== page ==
Notification requirement for HIV infection and AIDS
HIV is a ‘routine’ notifiable condition and must be notified by medical practitioners and pathology services in writing within 5 days of diagnosis.
AIDS is not notifiable.
To maintain confidentiality, only the name code (the first two letters of the surname followed by the first two letters of the first name) is required.
This is a Victorian statutory requirement.
Primary school and children’s services centre exclusion for HIV infection and AIDS
Exclusion is not required.
Infectious agent of HIV infection and AIDS
Human immunodeficiency virus (HIV) types 1 and 2 are members of the family Retroviridae. A number of subtypes exist within HIV-1 and HIV-2.
Identification of HIV infection and AIDS
AIDS is a severe, life-threatening disease that represents the late clinical stage of infection with HIV. HIV weakens the immune system by destroying a type of white blood cell (CD4 or T-helper lymphocytes). Several weeks after infection with HIV, a number of infected individuals will develop a self-limiting glandular fever–like illness lasting for a week or two (seroconversion illness). Infected people may then be free from clinical signs or symptoms for months or years.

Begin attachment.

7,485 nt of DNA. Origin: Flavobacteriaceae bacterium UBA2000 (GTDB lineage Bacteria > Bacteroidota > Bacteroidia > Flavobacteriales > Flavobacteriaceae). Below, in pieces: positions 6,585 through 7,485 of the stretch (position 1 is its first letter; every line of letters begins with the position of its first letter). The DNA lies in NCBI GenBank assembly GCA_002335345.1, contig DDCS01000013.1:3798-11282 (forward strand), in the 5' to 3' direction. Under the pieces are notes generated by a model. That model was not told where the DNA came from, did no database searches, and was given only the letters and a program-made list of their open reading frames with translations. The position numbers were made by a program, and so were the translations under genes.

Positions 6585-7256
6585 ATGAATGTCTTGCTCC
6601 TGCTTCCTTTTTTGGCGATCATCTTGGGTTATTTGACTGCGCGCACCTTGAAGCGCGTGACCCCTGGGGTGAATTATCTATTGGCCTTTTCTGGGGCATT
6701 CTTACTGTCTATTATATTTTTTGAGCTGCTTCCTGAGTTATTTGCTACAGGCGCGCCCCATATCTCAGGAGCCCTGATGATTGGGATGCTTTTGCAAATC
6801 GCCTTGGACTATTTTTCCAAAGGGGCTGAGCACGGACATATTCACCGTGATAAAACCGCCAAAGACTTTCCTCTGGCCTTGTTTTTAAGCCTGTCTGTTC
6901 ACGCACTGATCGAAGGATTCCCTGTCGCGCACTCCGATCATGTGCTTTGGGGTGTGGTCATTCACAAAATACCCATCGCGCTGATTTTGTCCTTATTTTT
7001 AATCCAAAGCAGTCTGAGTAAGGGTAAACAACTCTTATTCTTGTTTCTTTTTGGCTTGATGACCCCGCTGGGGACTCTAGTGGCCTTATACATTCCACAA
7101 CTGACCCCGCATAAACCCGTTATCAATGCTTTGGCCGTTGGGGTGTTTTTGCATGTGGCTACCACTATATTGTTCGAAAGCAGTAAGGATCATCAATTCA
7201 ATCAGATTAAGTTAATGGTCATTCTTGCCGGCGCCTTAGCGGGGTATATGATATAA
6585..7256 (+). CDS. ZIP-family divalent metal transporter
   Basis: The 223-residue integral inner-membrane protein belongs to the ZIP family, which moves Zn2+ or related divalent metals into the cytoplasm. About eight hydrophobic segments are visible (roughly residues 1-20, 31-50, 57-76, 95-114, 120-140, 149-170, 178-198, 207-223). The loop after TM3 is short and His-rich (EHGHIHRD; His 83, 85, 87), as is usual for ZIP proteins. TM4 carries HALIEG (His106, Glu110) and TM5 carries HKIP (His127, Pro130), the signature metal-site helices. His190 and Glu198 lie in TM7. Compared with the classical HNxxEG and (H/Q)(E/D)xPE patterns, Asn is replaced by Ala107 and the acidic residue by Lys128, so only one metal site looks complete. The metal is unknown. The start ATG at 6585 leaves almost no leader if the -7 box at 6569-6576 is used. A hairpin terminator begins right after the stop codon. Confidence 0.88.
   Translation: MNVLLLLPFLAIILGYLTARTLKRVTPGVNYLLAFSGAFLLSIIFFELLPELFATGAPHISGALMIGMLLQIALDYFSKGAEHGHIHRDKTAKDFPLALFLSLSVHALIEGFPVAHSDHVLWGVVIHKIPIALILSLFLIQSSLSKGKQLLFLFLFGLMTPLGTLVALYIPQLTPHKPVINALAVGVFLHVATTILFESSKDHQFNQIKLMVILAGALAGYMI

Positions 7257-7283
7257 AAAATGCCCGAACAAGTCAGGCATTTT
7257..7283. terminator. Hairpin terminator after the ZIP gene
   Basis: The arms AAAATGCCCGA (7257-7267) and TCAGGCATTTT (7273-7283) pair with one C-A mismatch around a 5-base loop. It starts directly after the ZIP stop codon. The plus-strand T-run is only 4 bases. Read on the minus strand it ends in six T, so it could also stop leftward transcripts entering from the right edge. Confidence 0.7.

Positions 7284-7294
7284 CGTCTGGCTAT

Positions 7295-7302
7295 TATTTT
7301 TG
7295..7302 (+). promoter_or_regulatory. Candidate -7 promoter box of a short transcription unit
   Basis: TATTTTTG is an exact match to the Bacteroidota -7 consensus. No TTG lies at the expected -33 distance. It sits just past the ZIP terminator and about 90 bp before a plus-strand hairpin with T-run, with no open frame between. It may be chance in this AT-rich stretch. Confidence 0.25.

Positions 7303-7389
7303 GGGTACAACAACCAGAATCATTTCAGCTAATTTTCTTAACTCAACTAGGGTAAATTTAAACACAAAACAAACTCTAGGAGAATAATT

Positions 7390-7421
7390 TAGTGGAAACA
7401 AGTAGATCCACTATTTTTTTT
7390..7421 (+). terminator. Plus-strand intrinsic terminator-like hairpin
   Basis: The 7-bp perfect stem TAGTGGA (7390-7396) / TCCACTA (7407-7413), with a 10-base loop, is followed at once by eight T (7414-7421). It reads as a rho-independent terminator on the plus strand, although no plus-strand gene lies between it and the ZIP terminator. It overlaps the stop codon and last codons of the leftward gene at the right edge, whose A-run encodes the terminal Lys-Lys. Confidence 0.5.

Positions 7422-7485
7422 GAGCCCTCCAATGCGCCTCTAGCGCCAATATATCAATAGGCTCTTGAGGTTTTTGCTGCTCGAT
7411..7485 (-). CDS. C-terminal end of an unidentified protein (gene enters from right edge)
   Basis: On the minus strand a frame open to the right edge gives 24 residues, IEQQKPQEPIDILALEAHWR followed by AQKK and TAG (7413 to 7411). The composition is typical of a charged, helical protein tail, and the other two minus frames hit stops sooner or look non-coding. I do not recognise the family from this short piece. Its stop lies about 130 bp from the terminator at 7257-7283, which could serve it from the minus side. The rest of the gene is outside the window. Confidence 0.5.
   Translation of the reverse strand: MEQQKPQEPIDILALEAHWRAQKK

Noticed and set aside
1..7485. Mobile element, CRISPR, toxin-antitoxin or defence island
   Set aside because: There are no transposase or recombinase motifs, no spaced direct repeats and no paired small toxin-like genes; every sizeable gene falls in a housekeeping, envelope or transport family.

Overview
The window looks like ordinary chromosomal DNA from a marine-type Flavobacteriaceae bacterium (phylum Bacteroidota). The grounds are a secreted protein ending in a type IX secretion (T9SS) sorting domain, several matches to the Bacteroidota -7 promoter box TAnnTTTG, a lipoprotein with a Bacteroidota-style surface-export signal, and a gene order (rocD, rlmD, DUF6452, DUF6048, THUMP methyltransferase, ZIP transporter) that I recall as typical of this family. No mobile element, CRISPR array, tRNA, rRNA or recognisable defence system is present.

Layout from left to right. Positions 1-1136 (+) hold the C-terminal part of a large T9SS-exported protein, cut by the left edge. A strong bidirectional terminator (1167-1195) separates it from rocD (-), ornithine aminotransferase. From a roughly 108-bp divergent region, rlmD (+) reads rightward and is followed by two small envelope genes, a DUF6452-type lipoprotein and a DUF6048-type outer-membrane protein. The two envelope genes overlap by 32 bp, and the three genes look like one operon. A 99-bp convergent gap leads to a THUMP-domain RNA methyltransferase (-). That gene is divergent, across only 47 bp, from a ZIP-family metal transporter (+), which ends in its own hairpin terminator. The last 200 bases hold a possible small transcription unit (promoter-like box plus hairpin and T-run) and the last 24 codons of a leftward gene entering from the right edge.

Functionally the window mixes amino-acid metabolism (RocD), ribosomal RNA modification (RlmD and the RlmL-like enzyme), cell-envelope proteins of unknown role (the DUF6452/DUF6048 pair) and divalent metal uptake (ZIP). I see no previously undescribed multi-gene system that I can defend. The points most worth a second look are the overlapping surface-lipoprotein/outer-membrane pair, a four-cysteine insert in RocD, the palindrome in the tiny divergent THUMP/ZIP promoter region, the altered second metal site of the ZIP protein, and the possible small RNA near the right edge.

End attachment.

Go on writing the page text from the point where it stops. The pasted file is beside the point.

Treatment with combination antiretroviral therapy (cART) has resulted in vast reductions in cases of AIDS and mortality. The burden of illness is now increasingly due to non-AIDS infections and malignancies, neurological and psychiatric manifestations of HIV, and coronary artery disease accelerated by a pro-inflammatory state induced by HIV. Newer cART regimens are much less toxic, but significant long-term side effects (including effects on blood glucose, cholesterol and bone health) still occur.
Untreated individuals are at risk of specific opportunistic infections and malignancies, and a range of other AIDS-defining illnesses, including:
Pneumocystis jirovecii pneumonia
- oesophageal candidiasis
- Kaposi’s sarcoma
- chronic herpes simplex infection, or herpetic oesophagitis
- cytomegalovirus infection
- mycobacteriosis, including tuberculosis
- HIV encephalopathy
- HIV wasting disease
- recurrent bacterial pneumonia